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4- Image Recognition

If you’re prompted after signing in to identify “traffic lights” or “bicycles” in a photo grid, you’ve experienced first-hand what deep learning has allowed machines to do after endless hours of learning to identify objects, people, and even the weather. Image recognition might seem like a piece of cake, but if we think of a dog, it’s incredibly difficult for a piece of software to recognize that both a Chihuahua and a St Bernard are “dogs”, and that another four-legged mammal in between is not.

5- Image Captioning

This is where image recognition takes a turn to something even more impressive. After identifying objects and persons in a photo, another neural network can analyze what’s actually happening and create an appropriate caption. As early as 2014, algorithms of Recurrent Neural Networks (RNNs) have been showing impressive results and writing stunningly accurate captions.

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6- Colorization of Old Footage, Adding Sound to Silent Movies

Peter Jackson’s upcoming documentary “They Shall Not Grow Old” about World War I, with color and sound added to grainy black and white footage from the early part of the 20th Century, will become a lot more common and less time-consuming thanks to deep learning. AI can analyze different sets of data, such as the color of each army’s uniform, and color them automatically accordingly.
The cherry on top is when the AI can recognize what’s in the footage, and link it to sound clips or create sounds that correspond to things like leaves ruffling, guns firing or children giggling that were once silent and without color.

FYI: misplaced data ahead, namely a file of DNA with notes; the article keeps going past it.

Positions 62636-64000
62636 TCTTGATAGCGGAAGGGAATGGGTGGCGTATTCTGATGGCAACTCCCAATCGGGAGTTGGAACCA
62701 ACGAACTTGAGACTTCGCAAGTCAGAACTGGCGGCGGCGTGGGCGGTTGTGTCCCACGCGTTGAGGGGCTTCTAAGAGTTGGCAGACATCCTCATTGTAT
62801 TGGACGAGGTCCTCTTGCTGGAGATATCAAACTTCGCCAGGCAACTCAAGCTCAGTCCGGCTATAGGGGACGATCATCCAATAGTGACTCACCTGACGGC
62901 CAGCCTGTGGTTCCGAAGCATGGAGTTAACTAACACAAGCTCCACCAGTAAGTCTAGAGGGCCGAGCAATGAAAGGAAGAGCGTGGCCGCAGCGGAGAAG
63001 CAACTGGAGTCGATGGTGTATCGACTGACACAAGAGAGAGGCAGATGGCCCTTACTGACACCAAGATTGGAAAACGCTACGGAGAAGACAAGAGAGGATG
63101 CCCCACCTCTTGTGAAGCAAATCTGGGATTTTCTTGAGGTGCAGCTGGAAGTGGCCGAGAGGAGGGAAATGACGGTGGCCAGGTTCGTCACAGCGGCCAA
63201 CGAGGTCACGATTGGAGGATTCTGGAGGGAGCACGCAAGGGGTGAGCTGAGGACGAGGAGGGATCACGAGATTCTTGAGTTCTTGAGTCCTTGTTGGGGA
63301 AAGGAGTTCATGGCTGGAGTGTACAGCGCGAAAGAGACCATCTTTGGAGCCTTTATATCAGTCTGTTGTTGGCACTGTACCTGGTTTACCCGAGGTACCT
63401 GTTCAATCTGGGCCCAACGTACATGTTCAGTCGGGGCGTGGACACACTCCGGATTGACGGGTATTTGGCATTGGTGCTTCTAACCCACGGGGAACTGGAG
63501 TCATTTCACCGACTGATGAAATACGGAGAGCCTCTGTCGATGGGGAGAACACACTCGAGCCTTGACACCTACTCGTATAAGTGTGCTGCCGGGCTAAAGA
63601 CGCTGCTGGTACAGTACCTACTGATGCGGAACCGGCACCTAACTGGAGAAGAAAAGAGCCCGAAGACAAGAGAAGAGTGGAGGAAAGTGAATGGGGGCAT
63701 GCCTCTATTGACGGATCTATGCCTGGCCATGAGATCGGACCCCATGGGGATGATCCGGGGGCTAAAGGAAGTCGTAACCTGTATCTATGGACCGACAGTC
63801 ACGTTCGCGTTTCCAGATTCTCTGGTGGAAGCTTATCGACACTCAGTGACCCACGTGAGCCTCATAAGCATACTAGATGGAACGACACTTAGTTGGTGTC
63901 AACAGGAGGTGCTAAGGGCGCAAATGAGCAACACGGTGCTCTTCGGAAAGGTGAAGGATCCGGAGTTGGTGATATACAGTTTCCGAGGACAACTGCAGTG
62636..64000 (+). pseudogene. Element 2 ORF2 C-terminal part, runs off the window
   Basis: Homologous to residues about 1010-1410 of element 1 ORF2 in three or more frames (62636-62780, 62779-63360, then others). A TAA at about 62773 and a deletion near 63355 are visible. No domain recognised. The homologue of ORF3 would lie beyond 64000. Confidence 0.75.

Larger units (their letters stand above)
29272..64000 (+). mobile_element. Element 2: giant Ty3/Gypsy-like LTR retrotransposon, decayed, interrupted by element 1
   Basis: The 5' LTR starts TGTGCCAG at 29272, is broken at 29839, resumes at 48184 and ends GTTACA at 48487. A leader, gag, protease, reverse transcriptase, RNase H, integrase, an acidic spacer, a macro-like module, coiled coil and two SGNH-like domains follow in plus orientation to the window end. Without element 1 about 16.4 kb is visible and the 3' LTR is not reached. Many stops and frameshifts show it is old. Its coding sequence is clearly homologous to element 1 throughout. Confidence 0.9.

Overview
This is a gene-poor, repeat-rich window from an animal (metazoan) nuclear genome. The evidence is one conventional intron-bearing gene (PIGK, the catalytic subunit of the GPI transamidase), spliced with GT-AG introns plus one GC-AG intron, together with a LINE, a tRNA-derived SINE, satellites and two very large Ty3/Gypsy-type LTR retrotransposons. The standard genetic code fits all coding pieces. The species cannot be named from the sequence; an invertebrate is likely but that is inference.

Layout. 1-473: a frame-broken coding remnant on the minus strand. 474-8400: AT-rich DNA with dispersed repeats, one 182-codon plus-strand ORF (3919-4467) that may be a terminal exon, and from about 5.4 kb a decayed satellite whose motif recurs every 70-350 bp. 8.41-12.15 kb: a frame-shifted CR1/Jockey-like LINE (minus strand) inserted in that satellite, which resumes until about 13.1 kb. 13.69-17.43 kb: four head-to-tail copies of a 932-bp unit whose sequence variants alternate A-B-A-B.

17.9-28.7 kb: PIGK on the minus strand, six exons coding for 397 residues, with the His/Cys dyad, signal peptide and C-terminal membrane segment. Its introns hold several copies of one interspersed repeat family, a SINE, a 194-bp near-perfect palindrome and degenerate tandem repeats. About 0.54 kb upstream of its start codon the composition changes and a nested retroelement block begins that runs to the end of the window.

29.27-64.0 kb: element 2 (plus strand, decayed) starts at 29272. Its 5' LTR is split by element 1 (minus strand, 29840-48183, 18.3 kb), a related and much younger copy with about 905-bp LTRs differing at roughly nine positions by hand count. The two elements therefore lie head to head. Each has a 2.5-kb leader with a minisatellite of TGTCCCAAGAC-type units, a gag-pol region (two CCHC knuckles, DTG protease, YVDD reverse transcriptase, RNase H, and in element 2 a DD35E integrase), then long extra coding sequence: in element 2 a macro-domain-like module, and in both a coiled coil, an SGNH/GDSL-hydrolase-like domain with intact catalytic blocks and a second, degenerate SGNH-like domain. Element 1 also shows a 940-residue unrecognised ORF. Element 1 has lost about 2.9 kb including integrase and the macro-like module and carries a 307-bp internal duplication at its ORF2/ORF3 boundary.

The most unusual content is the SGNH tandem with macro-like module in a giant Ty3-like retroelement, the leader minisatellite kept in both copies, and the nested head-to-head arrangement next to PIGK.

7- Advertising

This is perhaps the deep learning innovation that most users detest: personalized advertising. AI neural networks can tap into a wide array of data about individual users, such as location, income level, education completed, likes and dislikes, etc. and show them the most relevant ads, learning from the impact of each tweaked campaign and perfecting them over time and with more data. This maximizes return on investment, by targeting potential customers in real-time and avoiding users who the brand will probably not convert with a particular ad campaign.

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8- Predicting Earthquakes

Apart from the work in healthcare diagnostics and treatments, there are other ways that deep learning can save lives and avert tragedies. Harvard researchers have been able to cut down computer calculations on potential earthquakes by a whopping 50,000%. This speed in prediction will undoubtedly help innumerable lives who will now have enough of a head start to get to a safe place and avoid being trapped or crushed under rubble.

Finally, even though neural networks are not something new, their effectiveness has only now become workable across different industries and technologies. Big data is how machine learning thrives, and deep learning makes it more and more similar to how our own brains think, with less need for human oversight on the decision-making process.

Neural networks are in your smartphones, your cars, your hospitals, your bank, and even institutes trying to predict earthquakes. In the coming months and years, deepa learning will redefine what we think of as AI. It’ll make our Siris and Teslas even smarter, more human-like in their thought process, only much faster and better informed.